I must admit that much of what I do is not based on research. Well, it might be. I don’t know. I wasn’t good at paying attention to specifics. I’m more of a whole-picture kind of super hero. I don’t take credit for my thoughts or ideas since I’m never quite sure if they are mine or if I really did learn something in one of my education classes. I have lots of ideas though, and I don’t think I learned that much in my classes, so I’d say it’s 50/50.
For example, I tell my students that their brains have a “brain table” and a “brain filing cabinet.”
The brain table is where we store many pieces of information. Sometimes we try to store too much there. It gets messy, the piles build up, we lose things. In fact, I once lost my lunch on my desk. I was eating, then I did some things, then I couldn’t find it. About an hour later, I lifted up a folder and there it was! Anyhoo, our brain is a handy place to put things for a little while. When we get stressed or whelmed, we may keep more than is prudent on this table. Something will, eventually, fall off. The only way to guarantee that information sticks around is to put it in the brain filing cabinet. Some learning and studying techniques depend on your brain table, and depend on you to be able to find things on your brain table. I typically point out that my brain table is a holy mess. I remind them about Rule #3–Never put anything on my desk that is important to you–especially your homework.
Brain Filing Cabinet
The brain filing cabinet is where we store things we will want to access later. We take things from our brain table and do something to it in order to store it in the filing cabinet. We might organize it, we might chunk it into smaller bits of information, we might group it with like information. We might color code it, use mnemonic devices, or put it into a more accessible format. The key to this though, is our ability to retrieve the information once is it there. You must be able to access the information you put there for immediate use. This is where you store things you actually learn. The way you do that is not specific, but is must include USING the information and structuring it in a way that makes it accessible to you.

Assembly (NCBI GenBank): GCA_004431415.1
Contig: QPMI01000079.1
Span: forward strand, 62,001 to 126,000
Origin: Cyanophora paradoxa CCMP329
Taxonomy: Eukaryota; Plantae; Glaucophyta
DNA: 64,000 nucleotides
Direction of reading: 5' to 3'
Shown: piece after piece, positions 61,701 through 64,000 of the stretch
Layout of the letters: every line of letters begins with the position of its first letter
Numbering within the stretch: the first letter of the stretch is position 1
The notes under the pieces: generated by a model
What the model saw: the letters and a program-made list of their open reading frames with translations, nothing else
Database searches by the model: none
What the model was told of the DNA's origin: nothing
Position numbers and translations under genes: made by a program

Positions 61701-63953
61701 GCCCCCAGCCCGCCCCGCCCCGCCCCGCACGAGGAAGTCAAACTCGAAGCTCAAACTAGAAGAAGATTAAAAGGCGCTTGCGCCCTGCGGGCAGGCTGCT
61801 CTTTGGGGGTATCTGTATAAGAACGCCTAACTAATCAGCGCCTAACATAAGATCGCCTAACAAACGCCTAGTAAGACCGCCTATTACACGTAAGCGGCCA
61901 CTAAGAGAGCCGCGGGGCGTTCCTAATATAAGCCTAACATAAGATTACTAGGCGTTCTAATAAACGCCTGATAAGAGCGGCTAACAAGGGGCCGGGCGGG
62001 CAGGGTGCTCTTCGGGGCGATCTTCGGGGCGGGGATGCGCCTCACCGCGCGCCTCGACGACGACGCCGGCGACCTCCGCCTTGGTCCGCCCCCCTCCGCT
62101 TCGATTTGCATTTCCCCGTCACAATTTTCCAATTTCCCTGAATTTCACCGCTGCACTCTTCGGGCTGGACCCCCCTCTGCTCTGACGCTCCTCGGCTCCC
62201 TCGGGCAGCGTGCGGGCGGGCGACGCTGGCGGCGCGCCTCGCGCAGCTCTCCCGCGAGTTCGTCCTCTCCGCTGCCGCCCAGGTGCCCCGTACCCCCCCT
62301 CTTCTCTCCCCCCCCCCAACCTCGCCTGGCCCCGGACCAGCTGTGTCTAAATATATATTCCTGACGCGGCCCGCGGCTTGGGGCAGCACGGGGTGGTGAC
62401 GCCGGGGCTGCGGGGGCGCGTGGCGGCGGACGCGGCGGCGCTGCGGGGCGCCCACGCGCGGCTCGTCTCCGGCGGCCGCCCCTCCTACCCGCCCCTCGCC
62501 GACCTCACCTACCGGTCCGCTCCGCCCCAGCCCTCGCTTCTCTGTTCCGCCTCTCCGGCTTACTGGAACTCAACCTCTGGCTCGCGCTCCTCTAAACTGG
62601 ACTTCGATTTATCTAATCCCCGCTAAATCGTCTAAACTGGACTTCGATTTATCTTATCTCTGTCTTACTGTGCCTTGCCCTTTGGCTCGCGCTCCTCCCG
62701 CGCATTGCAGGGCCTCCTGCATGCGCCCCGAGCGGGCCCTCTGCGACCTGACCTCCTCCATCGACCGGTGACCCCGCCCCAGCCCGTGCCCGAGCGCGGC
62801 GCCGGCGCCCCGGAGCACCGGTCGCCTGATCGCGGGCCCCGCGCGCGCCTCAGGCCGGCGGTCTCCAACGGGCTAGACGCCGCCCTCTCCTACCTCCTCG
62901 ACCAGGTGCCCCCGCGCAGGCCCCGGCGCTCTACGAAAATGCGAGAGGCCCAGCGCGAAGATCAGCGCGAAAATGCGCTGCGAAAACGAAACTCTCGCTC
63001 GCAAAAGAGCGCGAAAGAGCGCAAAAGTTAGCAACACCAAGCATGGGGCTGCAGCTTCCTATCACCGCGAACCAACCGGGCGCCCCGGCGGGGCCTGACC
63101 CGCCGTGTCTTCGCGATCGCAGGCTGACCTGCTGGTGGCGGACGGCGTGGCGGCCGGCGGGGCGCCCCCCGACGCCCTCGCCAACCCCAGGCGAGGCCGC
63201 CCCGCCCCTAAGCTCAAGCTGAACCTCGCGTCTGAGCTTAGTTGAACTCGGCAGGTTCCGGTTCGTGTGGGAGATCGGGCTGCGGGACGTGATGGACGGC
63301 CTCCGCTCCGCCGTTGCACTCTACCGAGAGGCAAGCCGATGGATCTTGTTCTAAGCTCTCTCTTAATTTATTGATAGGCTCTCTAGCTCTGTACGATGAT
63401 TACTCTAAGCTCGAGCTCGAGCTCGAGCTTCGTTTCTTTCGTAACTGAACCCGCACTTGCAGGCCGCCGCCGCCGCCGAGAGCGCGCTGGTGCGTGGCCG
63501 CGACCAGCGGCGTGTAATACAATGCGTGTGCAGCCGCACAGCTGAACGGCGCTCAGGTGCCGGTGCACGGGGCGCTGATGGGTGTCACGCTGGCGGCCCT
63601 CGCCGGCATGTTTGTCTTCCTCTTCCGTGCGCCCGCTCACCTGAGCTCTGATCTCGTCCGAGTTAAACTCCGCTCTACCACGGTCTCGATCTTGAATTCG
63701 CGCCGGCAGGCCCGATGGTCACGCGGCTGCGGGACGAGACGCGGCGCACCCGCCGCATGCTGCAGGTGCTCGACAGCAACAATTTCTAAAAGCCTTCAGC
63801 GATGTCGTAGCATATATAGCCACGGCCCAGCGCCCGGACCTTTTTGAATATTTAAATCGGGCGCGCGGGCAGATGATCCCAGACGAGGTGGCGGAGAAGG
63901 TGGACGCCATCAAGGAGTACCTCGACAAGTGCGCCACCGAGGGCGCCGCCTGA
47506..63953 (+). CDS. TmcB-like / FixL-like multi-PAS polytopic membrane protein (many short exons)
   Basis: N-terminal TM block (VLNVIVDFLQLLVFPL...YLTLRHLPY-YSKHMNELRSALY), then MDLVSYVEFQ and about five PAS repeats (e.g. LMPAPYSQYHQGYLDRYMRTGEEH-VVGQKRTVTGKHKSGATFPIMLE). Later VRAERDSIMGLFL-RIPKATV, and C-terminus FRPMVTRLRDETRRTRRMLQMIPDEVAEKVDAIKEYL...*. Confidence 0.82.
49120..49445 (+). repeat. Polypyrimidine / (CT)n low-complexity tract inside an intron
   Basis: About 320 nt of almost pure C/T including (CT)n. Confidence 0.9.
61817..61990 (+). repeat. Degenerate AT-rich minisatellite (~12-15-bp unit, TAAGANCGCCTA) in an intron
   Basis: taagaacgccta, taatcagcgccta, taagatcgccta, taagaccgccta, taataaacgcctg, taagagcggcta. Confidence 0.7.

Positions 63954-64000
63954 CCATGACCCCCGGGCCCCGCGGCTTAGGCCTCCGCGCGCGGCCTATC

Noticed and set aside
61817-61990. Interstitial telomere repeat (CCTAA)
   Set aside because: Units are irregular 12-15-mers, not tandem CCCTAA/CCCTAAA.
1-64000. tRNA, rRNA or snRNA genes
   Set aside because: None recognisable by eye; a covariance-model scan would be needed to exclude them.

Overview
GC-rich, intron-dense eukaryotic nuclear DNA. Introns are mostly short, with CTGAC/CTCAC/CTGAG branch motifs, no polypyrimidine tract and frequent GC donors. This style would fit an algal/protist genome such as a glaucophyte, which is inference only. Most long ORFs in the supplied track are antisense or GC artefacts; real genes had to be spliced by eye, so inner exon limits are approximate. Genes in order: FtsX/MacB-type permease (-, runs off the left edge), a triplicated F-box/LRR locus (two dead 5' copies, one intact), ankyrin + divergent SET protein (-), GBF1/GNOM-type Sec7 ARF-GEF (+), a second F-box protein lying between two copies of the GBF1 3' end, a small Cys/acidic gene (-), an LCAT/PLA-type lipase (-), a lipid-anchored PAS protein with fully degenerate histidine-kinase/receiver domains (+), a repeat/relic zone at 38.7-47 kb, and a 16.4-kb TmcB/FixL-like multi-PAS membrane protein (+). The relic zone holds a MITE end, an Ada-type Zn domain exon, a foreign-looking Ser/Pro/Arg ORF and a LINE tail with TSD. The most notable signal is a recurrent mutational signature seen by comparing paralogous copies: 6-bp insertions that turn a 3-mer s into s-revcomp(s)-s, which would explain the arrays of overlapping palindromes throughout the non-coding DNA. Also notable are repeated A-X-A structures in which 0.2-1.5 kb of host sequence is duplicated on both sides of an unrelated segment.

My goal is make this filing cabinet full, organized, and accessible. Yes, I want it accessible for the state tests. More than that though, I want it accessible for anything the students want to do. I want them to have the ability to use what they know when they need it. In the short term, that will be on state assessments. In the long term, that may be for future classes, getting jobs, making life choices. I can’t ignore the usefulness of a nice brain table, but my job is the get that filing cabinet all set up.
When I read articles about how kids learn, or how they don’t learn I pause a little in my raucous story-telling. The tone of some articles scoff at my Brain Table. I have not yet had the opportunity to conduct formal peer-reviewed research on my theory, but explaining memory, studying, and accessing information using this analogy is successful. I only have anecdotal evidence that it works. I may be struck down for saying this, but anecdotal evidence means something to me, and I will continue to use it as long as it works.
All of this is in my Brain Filing Cabinet. Trouble is, I don’t know where I got it originally. It is filed correctly in there, but has no reference section. Thank you to whoever or wherever this came from. Even if it was just the idea fairies.
One thought on “Tables and Cabinets”
I use a very similar desk/cabinet analogy when trying to explain computer storage componentry. It's not as artistic (or as well-articulated) as yours, but it still works.Is that an example of “Great minds think alike”, or “Fools rarely differ”? Perhaps a bit of both.